“Every man has a right to have his reputation preserved inviolate.” In law, defamation—also called calumny, vilification, slander (for spoken words), and libel (for written or otherwise published words)—is the communication of a statement that makes a claim, expressly stated or implied to be factual, that may give an individual, business, product, group, government or nation a negative image. A defamatory statement is a statement calculated to expose a person to hatred, contempt or ridicule, or to injure him in his trade, business, profession, calling or office, or to cause him to be shunned or avoided in society. Winning a defamation of character lawsuit can pay off in two types of compensation: general damages and special damages. General damages covers emotional trauma while special damages covers economic loss. In the case of a slander lawsuit proof of specific special damages might be required before general damages can be awarded. Unfortunately, special damages can be hard to prove. Forms of Defamation
Slander is the spoken or transitory form of defamation of character, a legal term that refers to a falsehood presented as true which could harm the reputation of a person or entity. Slander also encompasses body gestures as in the case of sign language. If defamation of character is placed in a fixed form, as in the case of a sign, published paper, film or recording, it is considered libel. In short, slander is temporarily uttered or gesticulated, libel is published or otherwise fixed. Slander is a tort, or civil law, meaning a civil lawsuit can be brought against someone who is accused of slander. In the United States certain facts must be established for someone to be found guilty of slander. Assuming there is proof that the defendant uttered the alleged statement, the statement must be overheard by someone other than the subject or other “privileged” parties. Slander must also clearly identify the party or entity, and the intent must be malicious. Winning a defamation of character lawsuit can pay off in two types of compensation: general damages and special damages. General damages covers emotional trauma while special damages covers economic loss. In the case of a slander lawsuit proof of specific special damages might be required before general damages can be awarded. Unfortunately, special damages can be hard to prove. Some types of slander, however, are considered “slanderous per se” and are automatically awarded general damages without proof of special damages. In this case the slander must do one of the following: •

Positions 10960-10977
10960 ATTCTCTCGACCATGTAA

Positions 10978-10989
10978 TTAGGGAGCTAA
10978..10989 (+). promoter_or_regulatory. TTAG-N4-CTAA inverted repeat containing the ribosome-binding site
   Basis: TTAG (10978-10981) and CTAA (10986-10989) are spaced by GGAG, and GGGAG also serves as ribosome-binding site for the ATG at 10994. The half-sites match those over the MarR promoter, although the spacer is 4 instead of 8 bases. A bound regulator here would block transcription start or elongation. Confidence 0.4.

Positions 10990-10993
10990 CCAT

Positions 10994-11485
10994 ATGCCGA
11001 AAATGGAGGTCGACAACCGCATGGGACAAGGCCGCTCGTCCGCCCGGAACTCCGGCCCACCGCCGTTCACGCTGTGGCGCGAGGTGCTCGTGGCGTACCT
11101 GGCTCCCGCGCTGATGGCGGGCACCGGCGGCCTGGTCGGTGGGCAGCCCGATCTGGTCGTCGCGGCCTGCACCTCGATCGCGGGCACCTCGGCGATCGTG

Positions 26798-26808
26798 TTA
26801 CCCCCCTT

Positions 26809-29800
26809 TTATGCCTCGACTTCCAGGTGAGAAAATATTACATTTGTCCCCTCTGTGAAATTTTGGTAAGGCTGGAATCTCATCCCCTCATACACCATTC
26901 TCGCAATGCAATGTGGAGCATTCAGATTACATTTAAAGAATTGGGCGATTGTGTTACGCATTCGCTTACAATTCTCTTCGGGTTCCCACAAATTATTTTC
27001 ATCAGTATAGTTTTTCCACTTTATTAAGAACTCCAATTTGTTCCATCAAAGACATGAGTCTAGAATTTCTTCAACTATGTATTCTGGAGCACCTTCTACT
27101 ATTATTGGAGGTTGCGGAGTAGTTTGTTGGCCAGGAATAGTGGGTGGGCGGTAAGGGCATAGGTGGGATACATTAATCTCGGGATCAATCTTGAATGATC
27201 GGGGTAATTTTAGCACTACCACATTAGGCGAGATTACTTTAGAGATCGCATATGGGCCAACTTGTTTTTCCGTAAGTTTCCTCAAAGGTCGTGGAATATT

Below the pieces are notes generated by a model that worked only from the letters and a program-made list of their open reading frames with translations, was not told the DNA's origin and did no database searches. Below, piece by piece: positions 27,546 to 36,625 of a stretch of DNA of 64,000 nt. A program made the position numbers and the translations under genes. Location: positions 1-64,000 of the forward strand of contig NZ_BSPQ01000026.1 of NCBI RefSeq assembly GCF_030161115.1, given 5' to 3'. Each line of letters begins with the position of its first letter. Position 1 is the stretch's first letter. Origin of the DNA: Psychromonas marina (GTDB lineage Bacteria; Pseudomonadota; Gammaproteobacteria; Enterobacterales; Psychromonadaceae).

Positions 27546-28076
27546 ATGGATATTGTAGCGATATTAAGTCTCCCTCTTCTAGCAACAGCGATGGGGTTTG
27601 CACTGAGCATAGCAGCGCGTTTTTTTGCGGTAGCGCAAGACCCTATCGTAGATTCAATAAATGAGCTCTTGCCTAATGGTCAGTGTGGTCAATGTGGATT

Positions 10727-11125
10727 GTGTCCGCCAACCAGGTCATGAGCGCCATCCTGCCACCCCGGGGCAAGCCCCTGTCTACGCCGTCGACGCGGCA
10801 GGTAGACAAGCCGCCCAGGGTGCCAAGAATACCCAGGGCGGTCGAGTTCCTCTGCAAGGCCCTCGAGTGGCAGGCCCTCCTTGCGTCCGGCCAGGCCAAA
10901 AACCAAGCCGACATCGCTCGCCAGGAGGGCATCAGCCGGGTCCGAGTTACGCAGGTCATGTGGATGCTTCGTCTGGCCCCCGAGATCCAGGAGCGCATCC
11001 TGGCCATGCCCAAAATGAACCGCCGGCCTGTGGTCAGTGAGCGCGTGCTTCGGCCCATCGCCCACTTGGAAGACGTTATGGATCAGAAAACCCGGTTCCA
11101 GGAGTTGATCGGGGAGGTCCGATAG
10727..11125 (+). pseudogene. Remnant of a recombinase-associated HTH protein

Declare the plaintiff unfit to perform his or her job adequately. •
Allege criminal behaviour on the part of the plaintiff. •
Claim the plaintiff has an unsavoury disease.
Make immoral sexual claims, especially about the virtue of a female plaintiff. The more people that are party to a falsehood, the greater the potential for harm to the plaintiff. For this reason, libel cases generally award more damages than cases of slander, as libel reaches a greater audience. With the advent of the Internet, many types instantly published, worldwide communications have become fodder for libel cases. Online libel is sometimes referred to as cyber libel.
“In order to find an action for libel, it must be proved that the statement complained of is (i) false; (ii) in writing; (iii) defamatory; and (iv) published.
The falsity of the charge is presumed in the plaintiff’s favour. The burden of proof that the words are false does not lie upon the plaintiff. Defamation of a person is taken to be false until it is proved to be true. Further if a man has stated that which is false and defamatory, malice is also assumed. It is however, customary for the plaintiff to allege in his plaint that the imputation is false and malicious. ‘Malicious’ here means that the publication was without just cause or excuse. The motive of the defendant is not material in determining...
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